After the Physical Education Centre (PEC) officially closed three years ago, plans are in the works to have parts of the building reopened by December.
Physical Plant Services (PPS) had conducted an assessment over the summer for a $1.4 million renovation of the former athletics complex.
Renovations began earlier this month and will include installing a new roof and ventilation system, as well as new heating system and fixing electrical issues.
The aesthetics of the building will also be addressed, with new interior paint and flooring.
Before the proposal to reopen the PEC came forward, last year’s AMS executive team put forward plans to renovate MacGillivary-Brown Hall in order to increase intramural and club space on campus.
In the summer of 2011, the building was flooded and renovations were put on hold.
“Throughout the research for our campaign, it was apparent to us that the space demands on campus exceeded the capacity of initiatives like the MacGillivray-Brown renovation,” Tristan Lee, AMS vice-president of operations, said.
The decision to reopen the PEC came about as a result of the AMS executive’s platform initiative that would see more space for intramural sports on campus, Doug Johnson, AMS president, said.
The AMS submitted their proposal to the Provost for anassessment in March. Queen’s Student Affairs and the University Registrar also submitted proposals to the Provost calling for more space on campus.
“During our campaign we did research and found that a lot of people needed more space on campus,” Johnson, ArtSci ’12, said. “We got enormous amounts of support from students to find a way to do this.”
The AMS won’t directly pay for the cost of renovations to reopen the building, Johnson said.
Student Affairs has gathered some funding for the renovations from grants, Johnson said.
“One of the biggest concerns was that a lot of people thought [the PEC] was condemned,” he said, “but it’s not as bad as everyone thinks; there are no major renovations that need to be done.”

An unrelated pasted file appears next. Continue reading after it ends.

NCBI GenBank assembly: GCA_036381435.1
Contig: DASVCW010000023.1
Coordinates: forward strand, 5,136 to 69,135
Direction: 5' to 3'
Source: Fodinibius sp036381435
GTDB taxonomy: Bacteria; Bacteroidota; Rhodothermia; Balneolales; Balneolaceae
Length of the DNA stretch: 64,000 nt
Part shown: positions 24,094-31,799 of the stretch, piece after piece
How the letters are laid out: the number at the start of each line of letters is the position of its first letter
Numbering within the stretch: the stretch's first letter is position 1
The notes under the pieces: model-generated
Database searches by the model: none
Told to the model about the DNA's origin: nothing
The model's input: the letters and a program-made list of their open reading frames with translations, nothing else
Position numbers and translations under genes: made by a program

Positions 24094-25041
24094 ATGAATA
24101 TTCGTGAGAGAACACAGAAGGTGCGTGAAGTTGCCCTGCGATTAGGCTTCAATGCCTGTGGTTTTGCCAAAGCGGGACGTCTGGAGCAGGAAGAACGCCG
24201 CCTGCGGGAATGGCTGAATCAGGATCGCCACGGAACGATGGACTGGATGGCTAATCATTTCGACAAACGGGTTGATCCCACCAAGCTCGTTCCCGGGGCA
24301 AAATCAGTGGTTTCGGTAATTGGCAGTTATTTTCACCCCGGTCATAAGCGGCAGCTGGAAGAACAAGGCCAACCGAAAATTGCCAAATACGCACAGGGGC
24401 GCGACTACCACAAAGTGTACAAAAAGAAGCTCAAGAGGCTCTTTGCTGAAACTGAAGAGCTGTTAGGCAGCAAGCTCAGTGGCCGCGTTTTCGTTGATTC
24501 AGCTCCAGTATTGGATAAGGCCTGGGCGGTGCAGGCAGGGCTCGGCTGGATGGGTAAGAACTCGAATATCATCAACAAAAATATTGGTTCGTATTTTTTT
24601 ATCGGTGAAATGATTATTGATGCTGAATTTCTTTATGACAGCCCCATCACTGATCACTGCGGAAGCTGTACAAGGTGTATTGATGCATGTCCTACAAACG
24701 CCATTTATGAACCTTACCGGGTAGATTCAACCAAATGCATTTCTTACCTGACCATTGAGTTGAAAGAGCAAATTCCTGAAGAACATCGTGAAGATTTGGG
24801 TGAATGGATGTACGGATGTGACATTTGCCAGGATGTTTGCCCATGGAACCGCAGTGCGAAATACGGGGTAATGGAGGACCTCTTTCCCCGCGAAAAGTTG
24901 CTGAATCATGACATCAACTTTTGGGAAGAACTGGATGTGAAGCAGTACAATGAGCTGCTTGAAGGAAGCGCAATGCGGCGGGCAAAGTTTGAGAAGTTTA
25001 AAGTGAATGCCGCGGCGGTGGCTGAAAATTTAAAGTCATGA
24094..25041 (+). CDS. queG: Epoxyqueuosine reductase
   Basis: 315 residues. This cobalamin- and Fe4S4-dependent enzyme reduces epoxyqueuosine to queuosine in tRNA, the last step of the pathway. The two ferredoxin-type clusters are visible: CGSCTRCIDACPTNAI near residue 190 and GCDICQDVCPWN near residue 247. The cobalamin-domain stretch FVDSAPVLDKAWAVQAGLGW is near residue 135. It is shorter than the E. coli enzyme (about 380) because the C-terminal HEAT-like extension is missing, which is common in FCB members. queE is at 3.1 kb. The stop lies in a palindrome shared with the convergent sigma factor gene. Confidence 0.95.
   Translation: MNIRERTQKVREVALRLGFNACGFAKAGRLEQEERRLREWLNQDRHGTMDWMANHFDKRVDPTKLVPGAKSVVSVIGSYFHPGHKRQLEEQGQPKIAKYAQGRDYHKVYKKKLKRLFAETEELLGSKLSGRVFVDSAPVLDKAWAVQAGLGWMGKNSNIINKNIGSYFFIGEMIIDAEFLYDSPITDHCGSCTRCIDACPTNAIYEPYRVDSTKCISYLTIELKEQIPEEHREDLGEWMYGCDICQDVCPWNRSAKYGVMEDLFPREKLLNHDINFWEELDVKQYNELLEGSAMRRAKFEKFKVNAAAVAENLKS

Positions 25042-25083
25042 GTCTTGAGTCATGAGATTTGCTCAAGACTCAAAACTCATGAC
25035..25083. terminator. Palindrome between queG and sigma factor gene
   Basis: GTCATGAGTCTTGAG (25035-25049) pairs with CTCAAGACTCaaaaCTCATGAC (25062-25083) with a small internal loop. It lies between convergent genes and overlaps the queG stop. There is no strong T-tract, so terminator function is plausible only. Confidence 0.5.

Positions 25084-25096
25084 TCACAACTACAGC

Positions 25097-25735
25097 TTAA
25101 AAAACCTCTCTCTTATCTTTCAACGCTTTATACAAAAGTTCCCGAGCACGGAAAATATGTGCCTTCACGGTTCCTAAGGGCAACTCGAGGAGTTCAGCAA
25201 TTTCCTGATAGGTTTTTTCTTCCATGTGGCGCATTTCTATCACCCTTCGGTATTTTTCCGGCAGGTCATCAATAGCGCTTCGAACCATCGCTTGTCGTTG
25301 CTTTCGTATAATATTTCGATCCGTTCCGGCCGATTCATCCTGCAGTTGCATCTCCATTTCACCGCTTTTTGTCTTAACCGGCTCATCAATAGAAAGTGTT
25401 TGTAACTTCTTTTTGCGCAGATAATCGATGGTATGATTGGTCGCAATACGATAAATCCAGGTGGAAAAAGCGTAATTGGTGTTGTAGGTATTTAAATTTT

In 2011-12, the waitlist for intramural sports teams at Queen’s exceeded 1,000 students.
The reopening of the PEC will bring three more gyms in addition to the two housed in the Athletics and Recreation Centre, allowing more students to participate in intramural sports.
Johnson added that having these added facilities available for exam period will make it easier for students to ask professors questions during their exams.
“[When the PEC closed] it became much more difficult if you had a question for a prof, they had to go back and forth,” he said.
The University has spent upwards of $50,000 a year in proctor fees because of the number of different rooms exams are held in, Johnson said.
The reopening could also see more commercial opportunities between Queen’s and other groups in Kingston in need of athletic facilities, Johnson said, adding that Queen’s currently allows Kingston Collegiate Vocational Institute access to Tindall Field in exchange for their gym facilities.
“We saw the PEC could also do that with other groups throughout the city,” he said.
The PEC will also house additional space for Queen’s Health, Counselling and Disability Services, as well as other clubs on campus.
Duane Parliament, coordinator of intramural and summer leagues at Queen’s Athletics, said the planning process to incorporate more intramural teams hasn’t yet started.
“It’s great news for us obviously with the extra space that we’re going to get,” he said. “We’re just sort of finding out about this and starting there and we hope to expand as quick as we can.”
Parliament hopes to have a detailed plan ready for December.
“We’re over 500 intramural teams total now because of the extra space we have at KCVI,” he said. “It’s great news and we hope to continue to expand.”
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